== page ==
The microcirculation is highly responsive to, and a vital participant in, the inflammatory response.
All segments of the microvasculature (arterioles, capillaries, and venules) exhibit characteristic phenotypic changes during inflammation that appear to be directed toward enhancing the delivery of inflammatory cells to the injured/infected tissue, isolating the region from healthy tissue and the systemic circulation, and setting the stage for tissue repair and regeneration.
The best characterized responses of the microcirculation to inflammation include impaired vasomotor function, reduced capillary perfusion, adhesion of leukocytes and platelets, activation of the coagulation cascade, and enhanced thrombosis, increased vascular permeability, and an increase in the rate of proliferation of blood and lymphatic vessels.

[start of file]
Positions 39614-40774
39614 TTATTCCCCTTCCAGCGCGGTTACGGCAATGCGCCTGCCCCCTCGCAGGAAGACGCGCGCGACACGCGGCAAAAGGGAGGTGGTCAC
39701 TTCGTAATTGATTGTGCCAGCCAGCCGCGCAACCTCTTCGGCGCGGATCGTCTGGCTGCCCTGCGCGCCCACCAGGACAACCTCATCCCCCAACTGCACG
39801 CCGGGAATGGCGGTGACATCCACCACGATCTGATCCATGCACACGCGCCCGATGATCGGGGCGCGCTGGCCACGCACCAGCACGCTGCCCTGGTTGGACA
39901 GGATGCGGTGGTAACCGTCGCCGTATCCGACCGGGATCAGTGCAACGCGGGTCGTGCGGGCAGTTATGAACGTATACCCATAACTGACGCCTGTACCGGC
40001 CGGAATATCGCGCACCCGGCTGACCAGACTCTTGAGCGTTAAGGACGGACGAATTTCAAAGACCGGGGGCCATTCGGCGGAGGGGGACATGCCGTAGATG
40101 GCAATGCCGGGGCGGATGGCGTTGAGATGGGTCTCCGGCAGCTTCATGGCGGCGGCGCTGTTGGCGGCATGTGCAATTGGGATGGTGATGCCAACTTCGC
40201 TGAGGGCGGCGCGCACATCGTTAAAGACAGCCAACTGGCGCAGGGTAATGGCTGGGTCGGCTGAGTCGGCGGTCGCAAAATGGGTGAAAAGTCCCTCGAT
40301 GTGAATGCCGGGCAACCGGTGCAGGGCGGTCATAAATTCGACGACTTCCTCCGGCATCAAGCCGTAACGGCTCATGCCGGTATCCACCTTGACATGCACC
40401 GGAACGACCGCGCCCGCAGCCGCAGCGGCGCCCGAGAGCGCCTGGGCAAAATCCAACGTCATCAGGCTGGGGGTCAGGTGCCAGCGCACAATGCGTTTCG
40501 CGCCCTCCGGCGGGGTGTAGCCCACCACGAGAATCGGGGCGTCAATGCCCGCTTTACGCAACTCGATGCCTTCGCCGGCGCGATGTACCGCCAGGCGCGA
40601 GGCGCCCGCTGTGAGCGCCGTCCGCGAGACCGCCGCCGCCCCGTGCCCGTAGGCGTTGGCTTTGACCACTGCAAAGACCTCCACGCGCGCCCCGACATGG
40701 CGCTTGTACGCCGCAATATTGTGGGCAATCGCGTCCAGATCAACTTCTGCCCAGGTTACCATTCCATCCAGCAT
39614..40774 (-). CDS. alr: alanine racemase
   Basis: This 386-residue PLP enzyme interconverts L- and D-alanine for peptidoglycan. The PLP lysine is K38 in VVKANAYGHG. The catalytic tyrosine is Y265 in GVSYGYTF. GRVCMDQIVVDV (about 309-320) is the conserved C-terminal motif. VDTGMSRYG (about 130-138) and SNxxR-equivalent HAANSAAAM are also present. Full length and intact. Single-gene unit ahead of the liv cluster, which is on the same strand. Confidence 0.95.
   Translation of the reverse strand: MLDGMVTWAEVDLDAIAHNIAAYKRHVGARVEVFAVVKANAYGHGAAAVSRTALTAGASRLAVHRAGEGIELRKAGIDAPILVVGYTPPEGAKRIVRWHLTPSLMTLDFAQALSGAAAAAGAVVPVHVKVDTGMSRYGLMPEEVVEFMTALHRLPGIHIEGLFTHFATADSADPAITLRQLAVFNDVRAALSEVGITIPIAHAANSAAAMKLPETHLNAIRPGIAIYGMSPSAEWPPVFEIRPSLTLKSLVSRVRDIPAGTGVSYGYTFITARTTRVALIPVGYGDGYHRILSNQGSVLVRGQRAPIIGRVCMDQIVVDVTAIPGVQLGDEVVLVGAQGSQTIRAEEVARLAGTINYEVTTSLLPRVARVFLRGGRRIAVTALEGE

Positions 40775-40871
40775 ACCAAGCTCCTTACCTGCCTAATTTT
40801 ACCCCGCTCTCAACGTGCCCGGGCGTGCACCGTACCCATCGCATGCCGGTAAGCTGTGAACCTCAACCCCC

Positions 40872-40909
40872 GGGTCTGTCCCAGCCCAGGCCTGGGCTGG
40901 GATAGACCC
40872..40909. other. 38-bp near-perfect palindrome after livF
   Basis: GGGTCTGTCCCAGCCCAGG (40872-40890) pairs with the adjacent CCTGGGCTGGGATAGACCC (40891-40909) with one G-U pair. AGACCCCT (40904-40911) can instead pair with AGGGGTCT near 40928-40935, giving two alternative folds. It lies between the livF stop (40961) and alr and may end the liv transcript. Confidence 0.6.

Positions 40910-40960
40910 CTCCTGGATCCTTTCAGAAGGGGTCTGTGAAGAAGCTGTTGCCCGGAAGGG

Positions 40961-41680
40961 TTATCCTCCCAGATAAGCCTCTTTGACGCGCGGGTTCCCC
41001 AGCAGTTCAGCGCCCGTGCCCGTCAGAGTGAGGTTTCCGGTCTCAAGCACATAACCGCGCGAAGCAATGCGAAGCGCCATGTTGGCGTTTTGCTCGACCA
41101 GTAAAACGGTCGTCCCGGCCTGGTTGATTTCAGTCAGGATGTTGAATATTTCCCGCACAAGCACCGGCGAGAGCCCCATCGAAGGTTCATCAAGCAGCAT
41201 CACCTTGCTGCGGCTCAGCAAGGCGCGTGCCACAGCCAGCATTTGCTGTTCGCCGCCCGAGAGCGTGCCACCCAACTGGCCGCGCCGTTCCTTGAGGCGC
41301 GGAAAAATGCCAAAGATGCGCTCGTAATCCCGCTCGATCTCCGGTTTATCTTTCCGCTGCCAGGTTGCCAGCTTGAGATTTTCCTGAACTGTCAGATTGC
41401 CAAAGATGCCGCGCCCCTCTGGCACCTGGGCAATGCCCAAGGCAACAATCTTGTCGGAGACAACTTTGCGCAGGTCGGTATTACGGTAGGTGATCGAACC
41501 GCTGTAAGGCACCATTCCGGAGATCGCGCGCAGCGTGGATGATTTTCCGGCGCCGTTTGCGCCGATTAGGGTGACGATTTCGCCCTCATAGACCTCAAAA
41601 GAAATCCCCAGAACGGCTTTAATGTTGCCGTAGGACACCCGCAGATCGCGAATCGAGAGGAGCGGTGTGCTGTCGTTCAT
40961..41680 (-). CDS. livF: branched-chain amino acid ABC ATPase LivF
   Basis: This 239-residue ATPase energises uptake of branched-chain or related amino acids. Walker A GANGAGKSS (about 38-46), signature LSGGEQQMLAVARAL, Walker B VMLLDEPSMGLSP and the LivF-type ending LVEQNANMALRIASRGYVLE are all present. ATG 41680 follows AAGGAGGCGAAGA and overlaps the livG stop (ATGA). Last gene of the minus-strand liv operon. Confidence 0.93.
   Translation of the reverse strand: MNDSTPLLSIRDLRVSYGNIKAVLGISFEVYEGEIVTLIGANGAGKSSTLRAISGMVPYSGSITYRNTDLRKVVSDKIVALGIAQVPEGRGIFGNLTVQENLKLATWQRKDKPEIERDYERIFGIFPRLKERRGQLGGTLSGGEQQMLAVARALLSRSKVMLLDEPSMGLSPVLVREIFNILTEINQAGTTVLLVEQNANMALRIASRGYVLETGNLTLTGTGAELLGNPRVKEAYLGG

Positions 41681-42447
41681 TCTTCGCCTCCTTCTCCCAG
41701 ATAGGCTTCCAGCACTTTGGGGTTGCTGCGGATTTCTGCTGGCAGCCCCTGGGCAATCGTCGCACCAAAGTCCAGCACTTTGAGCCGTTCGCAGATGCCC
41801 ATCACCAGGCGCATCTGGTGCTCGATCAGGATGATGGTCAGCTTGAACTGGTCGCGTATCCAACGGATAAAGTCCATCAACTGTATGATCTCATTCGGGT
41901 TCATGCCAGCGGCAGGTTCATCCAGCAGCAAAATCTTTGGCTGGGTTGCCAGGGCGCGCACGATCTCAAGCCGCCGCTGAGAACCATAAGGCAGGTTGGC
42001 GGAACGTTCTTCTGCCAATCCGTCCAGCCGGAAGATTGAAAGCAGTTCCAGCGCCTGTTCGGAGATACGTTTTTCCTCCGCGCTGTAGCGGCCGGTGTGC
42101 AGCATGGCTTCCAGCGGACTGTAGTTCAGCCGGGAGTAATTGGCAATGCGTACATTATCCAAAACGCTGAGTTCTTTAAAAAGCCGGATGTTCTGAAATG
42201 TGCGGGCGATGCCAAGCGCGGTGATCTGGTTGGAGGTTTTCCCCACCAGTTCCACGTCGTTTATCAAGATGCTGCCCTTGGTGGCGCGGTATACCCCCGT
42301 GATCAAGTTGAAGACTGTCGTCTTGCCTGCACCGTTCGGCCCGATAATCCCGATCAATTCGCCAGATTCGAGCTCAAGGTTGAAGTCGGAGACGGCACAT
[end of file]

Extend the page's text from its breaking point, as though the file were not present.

A variety of cells that normally circulate in blood (leukocytes, platelets) or reside within the vessel wall (endothelial cells, pericytes) or in the perivascular space (mast cells, macrophages) are activated in response to inflammation.
The activation products and chemical mediators released from these cells act through different well-characterized signaling pathways to induce the phenotypic changes in microvessel function that accompany inflammation.
Drugs that target a specific microvascular response to inflammation, such as leukocyte-endothelial cell adhesion or angiogenesis, have shown promise in both the preclinical and clinical studies of inflammatory disease.
Future research efforts in this area will likely identify new avenues for therapeutic intervention in inflammation.